Date Name

Why do we forget the future matters?

In the first instalment of our HE Futures series, Alister Wilson highlights just how difficult it can be for an organisation to properly focus on the future.

What about public goods in higher education?

“It is notable that high fees reduce both the net private benefits and the public benefits of higher education.” – Simon Marginson lays out some of the economic arguments for a sector finance rethink.

In defence of independent learning

With contact hours and teaching intensity in the forefront of policymaking, has the argument for independent learning been lost? George Roberts thinks not.

Digital sanctuary and anonymity on campus

Sian Bayne, in an article based on her ALTC2017 keynote, argues that anonymous social media spaces can give students the opportunity to seek the support and advice they need – but there are also risks for institutions.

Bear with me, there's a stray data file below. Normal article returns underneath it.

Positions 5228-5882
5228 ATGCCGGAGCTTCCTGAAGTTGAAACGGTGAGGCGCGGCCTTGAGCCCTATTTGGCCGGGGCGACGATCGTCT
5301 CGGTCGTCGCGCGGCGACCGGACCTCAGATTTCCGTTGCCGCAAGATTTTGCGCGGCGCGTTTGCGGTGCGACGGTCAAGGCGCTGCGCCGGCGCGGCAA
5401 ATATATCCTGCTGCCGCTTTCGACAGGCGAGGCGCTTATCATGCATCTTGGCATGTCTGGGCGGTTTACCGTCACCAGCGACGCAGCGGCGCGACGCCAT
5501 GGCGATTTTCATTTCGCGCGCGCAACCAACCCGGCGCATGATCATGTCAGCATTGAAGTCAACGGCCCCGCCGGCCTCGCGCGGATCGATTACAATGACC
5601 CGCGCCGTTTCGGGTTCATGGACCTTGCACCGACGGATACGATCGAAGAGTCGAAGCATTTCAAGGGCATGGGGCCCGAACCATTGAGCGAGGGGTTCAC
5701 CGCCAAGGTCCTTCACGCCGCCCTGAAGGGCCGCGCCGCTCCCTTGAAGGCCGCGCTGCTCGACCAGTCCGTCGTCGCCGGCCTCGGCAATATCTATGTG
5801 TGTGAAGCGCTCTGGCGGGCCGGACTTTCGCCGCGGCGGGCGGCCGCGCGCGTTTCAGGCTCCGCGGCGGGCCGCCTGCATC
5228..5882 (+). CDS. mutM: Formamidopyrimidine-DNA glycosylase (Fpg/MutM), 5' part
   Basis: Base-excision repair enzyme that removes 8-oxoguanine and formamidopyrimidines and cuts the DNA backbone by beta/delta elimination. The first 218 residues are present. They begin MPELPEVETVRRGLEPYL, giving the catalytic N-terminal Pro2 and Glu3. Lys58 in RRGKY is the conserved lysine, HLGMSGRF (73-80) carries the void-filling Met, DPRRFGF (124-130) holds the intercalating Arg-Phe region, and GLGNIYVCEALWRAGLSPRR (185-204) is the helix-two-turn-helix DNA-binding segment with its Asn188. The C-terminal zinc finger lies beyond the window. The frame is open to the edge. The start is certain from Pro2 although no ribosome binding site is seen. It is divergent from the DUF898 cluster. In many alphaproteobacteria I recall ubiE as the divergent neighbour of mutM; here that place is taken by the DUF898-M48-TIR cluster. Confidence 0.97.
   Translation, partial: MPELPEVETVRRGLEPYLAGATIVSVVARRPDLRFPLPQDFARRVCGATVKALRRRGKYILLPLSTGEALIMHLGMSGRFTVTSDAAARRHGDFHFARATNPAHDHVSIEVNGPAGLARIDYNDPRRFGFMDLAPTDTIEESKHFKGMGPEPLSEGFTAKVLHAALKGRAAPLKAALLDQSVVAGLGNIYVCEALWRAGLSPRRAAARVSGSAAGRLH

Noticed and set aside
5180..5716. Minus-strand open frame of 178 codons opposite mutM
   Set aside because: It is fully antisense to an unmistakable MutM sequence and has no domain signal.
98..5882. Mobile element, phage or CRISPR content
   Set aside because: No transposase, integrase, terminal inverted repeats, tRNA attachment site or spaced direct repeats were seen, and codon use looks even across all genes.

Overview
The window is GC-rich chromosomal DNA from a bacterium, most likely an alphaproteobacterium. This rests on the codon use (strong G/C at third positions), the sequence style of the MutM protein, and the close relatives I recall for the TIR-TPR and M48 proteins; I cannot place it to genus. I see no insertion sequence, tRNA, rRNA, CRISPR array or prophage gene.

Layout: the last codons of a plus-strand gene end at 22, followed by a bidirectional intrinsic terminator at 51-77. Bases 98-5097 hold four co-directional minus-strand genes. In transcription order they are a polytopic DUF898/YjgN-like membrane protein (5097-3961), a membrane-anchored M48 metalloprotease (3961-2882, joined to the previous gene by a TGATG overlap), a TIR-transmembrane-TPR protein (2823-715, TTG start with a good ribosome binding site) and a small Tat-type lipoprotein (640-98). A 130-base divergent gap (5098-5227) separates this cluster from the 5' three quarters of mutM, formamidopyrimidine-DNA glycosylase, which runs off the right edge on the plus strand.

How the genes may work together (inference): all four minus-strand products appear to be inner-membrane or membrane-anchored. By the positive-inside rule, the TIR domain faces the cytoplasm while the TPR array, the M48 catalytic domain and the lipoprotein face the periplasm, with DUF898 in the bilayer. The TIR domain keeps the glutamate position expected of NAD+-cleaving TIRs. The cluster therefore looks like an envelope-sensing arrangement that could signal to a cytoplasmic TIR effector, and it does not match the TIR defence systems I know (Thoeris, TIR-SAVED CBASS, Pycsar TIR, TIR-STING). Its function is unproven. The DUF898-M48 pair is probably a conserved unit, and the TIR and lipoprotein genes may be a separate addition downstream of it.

A beginner’s guide to Open Access

Access to research publications is one of the key issues faced by researchers and scholarly publishers. For those new to the area, Graham Steel and David Kernohan explain.

All aboard the USS pension deficit

The USS pension fund deficit is not exactly news, but the latest round of headlines only adds to the stink of intergenerational unfairness that surrounds universities. Ant Bagshaw unpicks the numbers and the politics.

Do we need a labour theory of degree value?

When measuring the economic value of higher education we too often assume that past performance is indicative of future success. But the labour market is about to become much less predictable, argues Adam Wright.

Visions for the AlterniTEF – can we do TEF better?

Four of our wisest wonks – Smita Jamdar, Vicky Gunn, Johnny Rich, and Ant Bagshaw – answered the call to outline their AlterniTEF. Is there a better way to do teaching and student experience accountability for universities than TEF?

The case for intersectionality in TEF

The split metrics in TEF allow us to see potential issues with diverse groups, but do they go far enough? Catherine Boyd and David Kernohan consider how intersectional groups could be represented.